In other words, there are so many more outlets for fandom love today than there were in 1999, or even in 2005 when Revenge of the Sith was released. These outlets allow fans to express their love for their fandom to the fullest and even allow it to nurture and grow because of all of these outlets. Fans of all ages can be proud of their passion and wear that love on their sleeves — literally. (Have we all seen the wonderful lines of Star Wars clothing, particularly for women, which are now available? My favorites are Ashley Eckstein’s Her Universe and the Rockin’ Rebel line that Kohl’s released.) Excitement can be discussed openly with old friends and new at conventions of thousands. Podcasts can be heard, spoilers can be searched out, fan fiction can be read and written, groups can convene in person or online. The internet has made the word of fandom a smaller, and, at the same time, much larger place.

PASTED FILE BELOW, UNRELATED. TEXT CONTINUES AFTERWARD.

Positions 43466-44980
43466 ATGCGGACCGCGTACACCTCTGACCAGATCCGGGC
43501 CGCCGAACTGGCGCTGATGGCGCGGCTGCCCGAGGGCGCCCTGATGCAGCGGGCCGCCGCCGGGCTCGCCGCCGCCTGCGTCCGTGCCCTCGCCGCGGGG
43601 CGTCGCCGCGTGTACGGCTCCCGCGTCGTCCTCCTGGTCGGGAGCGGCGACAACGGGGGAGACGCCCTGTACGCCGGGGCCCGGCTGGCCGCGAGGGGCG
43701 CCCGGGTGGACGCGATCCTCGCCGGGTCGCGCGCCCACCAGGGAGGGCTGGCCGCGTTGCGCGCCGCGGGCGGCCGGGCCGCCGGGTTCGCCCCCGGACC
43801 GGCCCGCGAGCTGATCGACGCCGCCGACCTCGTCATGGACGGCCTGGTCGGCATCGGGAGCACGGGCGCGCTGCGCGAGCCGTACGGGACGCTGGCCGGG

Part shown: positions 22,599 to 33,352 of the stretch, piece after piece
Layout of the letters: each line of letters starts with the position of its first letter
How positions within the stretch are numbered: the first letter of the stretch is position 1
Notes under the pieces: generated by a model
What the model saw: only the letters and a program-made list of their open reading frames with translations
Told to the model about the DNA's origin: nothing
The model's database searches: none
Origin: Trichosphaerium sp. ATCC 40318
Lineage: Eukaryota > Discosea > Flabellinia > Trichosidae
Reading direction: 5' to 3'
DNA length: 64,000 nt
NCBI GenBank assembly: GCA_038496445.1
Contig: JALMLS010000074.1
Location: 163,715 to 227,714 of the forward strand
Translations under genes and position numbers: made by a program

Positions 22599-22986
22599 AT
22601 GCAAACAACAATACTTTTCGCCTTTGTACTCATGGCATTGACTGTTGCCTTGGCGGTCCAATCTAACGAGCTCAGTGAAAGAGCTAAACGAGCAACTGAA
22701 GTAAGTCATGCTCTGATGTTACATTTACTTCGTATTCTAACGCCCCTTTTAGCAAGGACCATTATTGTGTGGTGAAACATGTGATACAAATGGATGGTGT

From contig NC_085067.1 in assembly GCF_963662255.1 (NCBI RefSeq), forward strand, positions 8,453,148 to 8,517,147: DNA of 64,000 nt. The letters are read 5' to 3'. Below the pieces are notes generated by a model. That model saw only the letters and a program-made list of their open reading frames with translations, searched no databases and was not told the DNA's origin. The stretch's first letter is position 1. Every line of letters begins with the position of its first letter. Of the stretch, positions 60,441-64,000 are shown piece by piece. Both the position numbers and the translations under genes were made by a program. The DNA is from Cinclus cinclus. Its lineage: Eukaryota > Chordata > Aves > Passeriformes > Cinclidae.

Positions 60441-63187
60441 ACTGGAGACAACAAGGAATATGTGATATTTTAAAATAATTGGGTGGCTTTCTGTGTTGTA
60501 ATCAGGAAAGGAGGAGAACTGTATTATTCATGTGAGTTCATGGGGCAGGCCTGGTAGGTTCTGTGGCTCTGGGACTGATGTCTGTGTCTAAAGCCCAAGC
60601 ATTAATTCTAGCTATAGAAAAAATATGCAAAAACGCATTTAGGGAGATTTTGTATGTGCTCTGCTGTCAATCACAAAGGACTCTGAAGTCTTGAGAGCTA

It is this growth of fandom that has kindled the flame of my Episode VII excitement. It is being part of a larger world in which loving a story with so much of your being is acceptable and encouraged. Sadly, this is most likely the last time that a Star Wars movie will have this amount of excitement around it. This movie is one that fans did not see coming when Revenge of the Sith was released. We thought the movie universe was a closed one, and this amazing treat, when it was announced three years ago, brought to life something that so many of us thought was dead. From now on, though, thanks to films that will be taking place outside of the main saga, we will have a new Star Wars movie about once a year. At some point, the excitement will wane a bit. We won’t have to wait years upon years for a new story anymore. So this is it. This is our last chance to feel this intense level of excitement in the Star Wars fandom, possibly forever.
May the force be with all of the Star Wars fans as we, this week, pass through the last several days that we will have to live without Episode VII in our lives, and as we all enter the theaters to see the movie that has everything to prove and nothing to lose this weekend.